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Stress ulcer prophylaxis and treatment drugs in critical illness 

Stress ulcer prophylaxis and treatment drugs in critical illness
Chapter:
Stress ulcer prophylaxis and treatment drugs in critical illness
Author(s):

Waleed Alhazzani

and Deborah J. Cook

DOI:
10.1093/med/9780199600830.003.0041
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date: 22 February 2020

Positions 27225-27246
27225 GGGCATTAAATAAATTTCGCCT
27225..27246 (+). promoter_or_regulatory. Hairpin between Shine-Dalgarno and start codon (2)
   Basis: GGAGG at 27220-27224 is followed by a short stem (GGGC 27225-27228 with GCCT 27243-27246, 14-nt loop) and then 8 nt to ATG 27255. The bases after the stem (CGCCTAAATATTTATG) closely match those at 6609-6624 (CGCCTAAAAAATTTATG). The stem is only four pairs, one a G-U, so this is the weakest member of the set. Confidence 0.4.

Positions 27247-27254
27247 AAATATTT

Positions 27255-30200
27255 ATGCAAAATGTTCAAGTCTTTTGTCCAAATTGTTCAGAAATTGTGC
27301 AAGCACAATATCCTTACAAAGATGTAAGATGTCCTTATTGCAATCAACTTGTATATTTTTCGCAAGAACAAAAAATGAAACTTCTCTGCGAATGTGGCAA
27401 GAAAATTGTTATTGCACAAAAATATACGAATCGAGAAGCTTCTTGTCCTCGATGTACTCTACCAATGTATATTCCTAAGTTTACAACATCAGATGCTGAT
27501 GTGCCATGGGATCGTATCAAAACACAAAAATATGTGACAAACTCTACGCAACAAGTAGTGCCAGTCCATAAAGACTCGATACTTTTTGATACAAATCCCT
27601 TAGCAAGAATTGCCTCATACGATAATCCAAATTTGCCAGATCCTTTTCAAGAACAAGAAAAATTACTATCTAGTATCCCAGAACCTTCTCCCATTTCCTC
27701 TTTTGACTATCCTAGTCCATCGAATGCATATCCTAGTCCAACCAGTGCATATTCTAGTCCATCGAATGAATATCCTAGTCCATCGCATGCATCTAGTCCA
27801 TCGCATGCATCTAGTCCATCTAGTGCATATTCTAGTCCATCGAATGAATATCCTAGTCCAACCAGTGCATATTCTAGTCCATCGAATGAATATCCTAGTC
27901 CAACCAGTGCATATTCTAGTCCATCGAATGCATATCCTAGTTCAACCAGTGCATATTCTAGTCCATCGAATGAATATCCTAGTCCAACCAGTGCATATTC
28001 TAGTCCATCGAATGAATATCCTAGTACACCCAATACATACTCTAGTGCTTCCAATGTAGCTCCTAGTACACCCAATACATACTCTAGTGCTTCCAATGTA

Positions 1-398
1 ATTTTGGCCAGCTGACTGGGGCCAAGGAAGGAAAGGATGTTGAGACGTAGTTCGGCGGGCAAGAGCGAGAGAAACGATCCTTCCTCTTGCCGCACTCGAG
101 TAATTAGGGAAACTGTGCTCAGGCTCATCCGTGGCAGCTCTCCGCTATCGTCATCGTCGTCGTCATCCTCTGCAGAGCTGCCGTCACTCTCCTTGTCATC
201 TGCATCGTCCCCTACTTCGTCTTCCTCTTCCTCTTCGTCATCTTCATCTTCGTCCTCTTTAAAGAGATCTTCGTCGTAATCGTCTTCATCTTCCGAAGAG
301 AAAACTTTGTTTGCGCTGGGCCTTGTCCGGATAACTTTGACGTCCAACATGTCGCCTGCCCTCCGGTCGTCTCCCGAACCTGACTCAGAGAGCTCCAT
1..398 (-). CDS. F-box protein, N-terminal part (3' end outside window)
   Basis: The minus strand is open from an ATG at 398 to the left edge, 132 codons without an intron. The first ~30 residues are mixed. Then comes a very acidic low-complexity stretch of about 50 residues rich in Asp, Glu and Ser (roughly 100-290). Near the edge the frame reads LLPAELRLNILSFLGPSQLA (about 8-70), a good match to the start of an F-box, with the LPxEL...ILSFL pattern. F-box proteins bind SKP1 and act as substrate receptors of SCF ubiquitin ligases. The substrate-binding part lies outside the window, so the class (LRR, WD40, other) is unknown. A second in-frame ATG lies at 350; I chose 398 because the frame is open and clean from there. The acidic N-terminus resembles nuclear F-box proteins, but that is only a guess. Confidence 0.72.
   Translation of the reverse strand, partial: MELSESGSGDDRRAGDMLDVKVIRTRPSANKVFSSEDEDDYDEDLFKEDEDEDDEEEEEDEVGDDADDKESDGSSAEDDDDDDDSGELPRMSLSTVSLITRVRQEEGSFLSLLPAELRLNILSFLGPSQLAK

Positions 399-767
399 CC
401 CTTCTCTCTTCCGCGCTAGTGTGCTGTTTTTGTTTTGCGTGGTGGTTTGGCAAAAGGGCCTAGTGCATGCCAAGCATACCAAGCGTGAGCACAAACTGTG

Many changes have occurred over the last three decades in the field of stress ulcer gastrointestinal bleeding and its prevention. The topic is controversial, fuelled by disparate data, studies at risk of bias, and the impression that the problem is not as serious as it once was. Indeed, compared with over four decades ago when mucosal ulceration of the stomach causing serious bleeding was first described, a relatively small proportion of critically-ill patients now develop clinically important bleeding. Acid suppression is commonly prescribed for stress ulcer prophylaxis (SUP), targeting subgroups of patients at high risk in the intensive care unit (ICU), rather than universal prevention. The randomized clinical trials to date suggest a significant reduction in CIB with use of histamine-2-receptor antagonists (H2RAs) compared with no SUP, with no impact on pneumonia, ICU mortality, or length of stay. However, these trials are of moderate quality. More recent RCTs suggest proton pump inhibitors compared with H2RAs may significantly reduce the risk of CIB without influencing the risk of pneumonia, ICU mortality, or length of stay. These trials are also of moderate quality. Today, the decision whether to use SUP, and which agent to use, is complex. Clinical considerations include local epidemiological data (for centres documenting these outcomes), and patient-specific risks of gastrointestinal bleeding and infection, indexed to case mix.

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